There are two points I would like to focus on here. The first is ascertaining the truthfulness of your text. If you compared a Russian, Iranian and American history textbook you would have a very different picture of the last hundred years. Which version is true? You have to seek truth and do your research.
The second point is reading. Since you cannot study a text if you cannot read it, it is important to understand how to foster reading and how to differentially diagnose “dyslexia”. I put dyslexia in quotes because in my professional opinion it is a term that does a great disservice to those who cannot read. It slaps a label on them as though it says something when in fact it says absolutely nothing. Before going for testing you knew the child could not read, what was gained by confirming this and putting a fancy title on him? What you want to know is why the child cannot read. The label dyslexia tells you that you have no idea why they cannot read but that they should be able to as they are “intelligent enough”. But this is an injustice to the dyslexic because you are lead to believe you cannot know why the person cannot read, when in fact they simply haven’t assessed the underlying functions.
Do you have any idea how many reading programs there are? These are the ones I am familiar with:
- Whole Language
- Sight Words (See and Say)
- The Language Experience Approach (LEA)
- The Context Support Method
- The Syllabic Method
Do you have any idea how many reading remediation programs there are? Too many to list here. So how do you choose the “right” program? The key is a good differential diagnosis. I spent over 20 years studying the learning process before developing my testing protocol. My focus is on the underlying functions that enable decoding to occur.
- Auditory acuity (hearing)
- Auditory processing (listening)
- Visual acuity
- Visual processing
- Cognitive processes including:
- the ability to multitask
- Related language skills such as phonics
Once you have identified the strengths and weaknesses of your student you can match him to the most appropriate reading program. It is important to find a program that works with your student’s strength and bypasses his weakness as much as possible.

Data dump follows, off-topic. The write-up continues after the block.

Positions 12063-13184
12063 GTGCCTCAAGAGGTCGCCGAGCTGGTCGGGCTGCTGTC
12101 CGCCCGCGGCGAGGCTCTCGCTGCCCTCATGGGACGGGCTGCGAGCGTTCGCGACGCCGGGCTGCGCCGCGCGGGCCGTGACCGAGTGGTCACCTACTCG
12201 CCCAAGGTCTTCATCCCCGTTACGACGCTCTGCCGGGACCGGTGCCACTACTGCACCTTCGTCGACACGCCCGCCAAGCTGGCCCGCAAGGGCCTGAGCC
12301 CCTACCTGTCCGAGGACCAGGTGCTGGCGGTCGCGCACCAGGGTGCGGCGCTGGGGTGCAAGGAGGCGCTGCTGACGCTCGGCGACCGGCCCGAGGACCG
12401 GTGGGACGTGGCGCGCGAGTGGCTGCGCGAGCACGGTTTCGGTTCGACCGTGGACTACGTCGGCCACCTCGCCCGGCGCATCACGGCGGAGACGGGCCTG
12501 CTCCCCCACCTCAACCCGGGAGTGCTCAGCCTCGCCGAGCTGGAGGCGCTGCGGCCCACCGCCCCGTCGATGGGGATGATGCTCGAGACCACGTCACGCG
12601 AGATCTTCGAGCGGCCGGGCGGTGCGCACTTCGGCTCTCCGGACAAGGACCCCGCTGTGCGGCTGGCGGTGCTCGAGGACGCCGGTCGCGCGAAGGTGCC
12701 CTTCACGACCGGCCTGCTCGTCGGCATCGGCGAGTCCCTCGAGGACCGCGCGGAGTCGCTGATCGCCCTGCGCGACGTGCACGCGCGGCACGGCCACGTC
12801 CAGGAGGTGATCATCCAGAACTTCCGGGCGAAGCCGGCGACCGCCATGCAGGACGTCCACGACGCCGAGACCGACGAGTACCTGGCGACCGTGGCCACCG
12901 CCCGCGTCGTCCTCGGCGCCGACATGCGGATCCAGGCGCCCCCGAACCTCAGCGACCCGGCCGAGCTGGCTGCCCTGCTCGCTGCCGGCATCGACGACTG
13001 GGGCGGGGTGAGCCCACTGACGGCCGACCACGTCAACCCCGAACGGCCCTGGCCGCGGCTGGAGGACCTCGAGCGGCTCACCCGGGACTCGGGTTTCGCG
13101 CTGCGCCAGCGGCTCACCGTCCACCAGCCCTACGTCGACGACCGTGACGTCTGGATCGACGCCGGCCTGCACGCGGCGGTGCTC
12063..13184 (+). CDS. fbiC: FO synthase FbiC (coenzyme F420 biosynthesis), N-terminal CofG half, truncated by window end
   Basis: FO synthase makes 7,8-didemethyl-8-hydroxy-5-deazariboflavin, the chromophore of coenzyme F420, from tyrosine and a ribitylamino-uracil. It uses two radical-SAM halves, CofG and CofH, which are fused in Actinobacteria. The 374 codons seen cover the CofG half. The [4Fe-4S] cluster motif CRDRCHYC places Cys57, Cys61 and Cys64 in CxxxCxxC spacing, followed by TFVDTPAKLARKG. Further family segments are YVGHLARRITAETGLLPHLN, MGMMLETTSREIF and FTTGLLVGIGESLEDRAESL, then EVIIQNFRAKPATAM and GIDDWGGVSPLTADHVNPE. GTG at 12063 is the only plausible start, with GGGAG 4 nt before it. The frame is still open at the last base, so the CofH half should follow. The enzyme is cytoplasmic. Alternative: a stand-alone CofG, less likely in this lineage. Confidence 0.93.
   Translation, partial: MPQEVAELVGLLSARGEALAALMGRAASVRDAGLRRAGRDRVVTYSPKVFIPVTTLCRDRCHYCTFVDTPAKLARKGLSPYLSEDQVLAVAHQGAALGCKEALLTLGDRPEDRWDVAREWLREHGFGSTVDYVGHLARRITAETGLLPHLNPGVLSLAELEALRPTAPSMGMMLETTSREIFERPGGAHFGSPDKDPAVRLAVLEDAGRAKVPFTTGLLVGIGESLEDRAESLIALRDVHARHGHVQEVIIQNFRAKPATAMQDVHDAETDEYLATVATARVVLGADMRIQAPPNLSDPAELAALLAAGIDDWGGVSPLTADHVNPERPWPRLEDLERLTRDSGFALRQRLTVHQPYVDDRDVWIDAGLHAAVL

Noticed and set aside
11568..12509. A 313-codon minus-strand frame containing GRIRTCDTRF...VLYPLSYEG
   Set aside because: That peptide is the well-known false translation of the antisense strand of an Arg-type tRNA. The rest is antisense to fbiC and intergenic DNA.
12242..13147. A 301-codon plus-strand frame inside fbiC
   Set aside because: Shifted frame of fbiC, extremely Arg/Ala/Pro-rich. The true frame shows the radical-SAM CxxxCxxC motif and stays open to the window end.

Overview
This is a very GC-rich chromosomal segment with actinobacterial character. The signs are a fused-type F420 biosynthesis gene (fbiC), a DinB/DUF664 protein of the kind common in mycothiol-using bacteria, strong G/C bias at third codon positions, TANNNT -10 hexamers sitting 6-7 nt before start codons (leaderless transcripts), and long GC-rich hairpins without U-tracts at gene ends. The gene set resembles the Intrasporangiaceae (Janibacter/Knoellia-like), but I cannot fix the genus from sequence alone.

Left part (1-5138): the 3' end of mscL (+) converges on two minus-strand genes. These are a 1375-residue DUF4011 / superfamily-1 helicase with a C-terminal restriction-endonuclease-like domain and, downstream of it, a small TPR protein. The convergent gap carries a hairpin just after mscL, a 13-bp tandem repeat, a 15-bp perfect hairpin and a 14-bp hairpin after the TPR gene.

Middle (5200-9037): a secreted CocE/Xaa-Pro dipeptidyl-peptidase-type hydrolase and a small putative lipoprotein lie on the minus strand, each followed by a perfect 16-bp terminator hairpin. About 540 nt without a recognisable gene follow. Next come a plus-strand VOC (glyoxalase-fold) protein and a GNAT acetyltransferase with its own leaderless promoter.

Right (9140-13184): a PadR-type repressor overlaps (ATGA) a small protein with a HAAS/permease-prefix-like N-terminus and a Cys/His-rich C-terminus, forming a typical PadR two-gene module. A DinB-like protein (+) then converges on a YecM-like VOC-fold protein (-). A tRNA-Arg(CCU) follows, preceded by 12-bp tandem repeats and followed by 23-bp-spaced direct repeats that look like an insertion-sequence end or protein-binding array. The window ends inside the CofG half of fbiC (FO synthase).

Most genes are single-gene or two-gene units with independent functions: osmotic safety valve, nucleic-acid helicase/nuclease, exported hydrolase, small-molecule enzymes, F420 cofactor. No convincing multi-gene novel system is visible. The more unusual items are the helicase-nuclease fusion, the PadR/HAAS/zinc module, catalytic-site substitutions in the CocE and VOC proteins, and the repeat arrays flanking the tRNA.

One of the flaws in this approach is it does not rehabilitate the weak area. A common mistake is to think that getting the child to read is the goal. This attitude fails to appreciate that whatever weakness this child has will manifest in other areas as well. A good example of this is an illustration that a well-known educator (who shall remain nameless) gives in explaining letter reversals of the LD child. He uses a watch to illustrate his point, which I find ironic. He dramatically holds up his watch and calls to the audience, “what is this?”. When the audience responds, “a watch”, he dramatically rotates it and calls out again, “what is this?”. Naturally, the audience responds again, “a watch,” at which point he turns the watch sideways and asks again, “what is it?” and then points out that no matter which way you turn the watch it always remains a watch. However, not so the letters of the alphabet. For the same shape, depending on how it is positioned, represents a different letter e.g. b/d/p/q or u/n. As I said, I find his example ironic, for what happens when you try and tell time on this very same watch and then rotate it?
I am all for trying to bring this child up to speed in reading, since it will have a snowball effect academically and socially if we don’t. However, it is important to identify and rehabilitate the underlying issue instead of just treating splinter skills. You probably noticed that I have a lot more than visual processing on my assessment list. You may be wondering why phonemic awareness is not on my list when it is the current vogue for “the” issue dyslexics have. It is actually part of my auditory processing battery.
What other academic skills would you expect someone with letter reversal issues to struggle with? (You can respond in the comments section).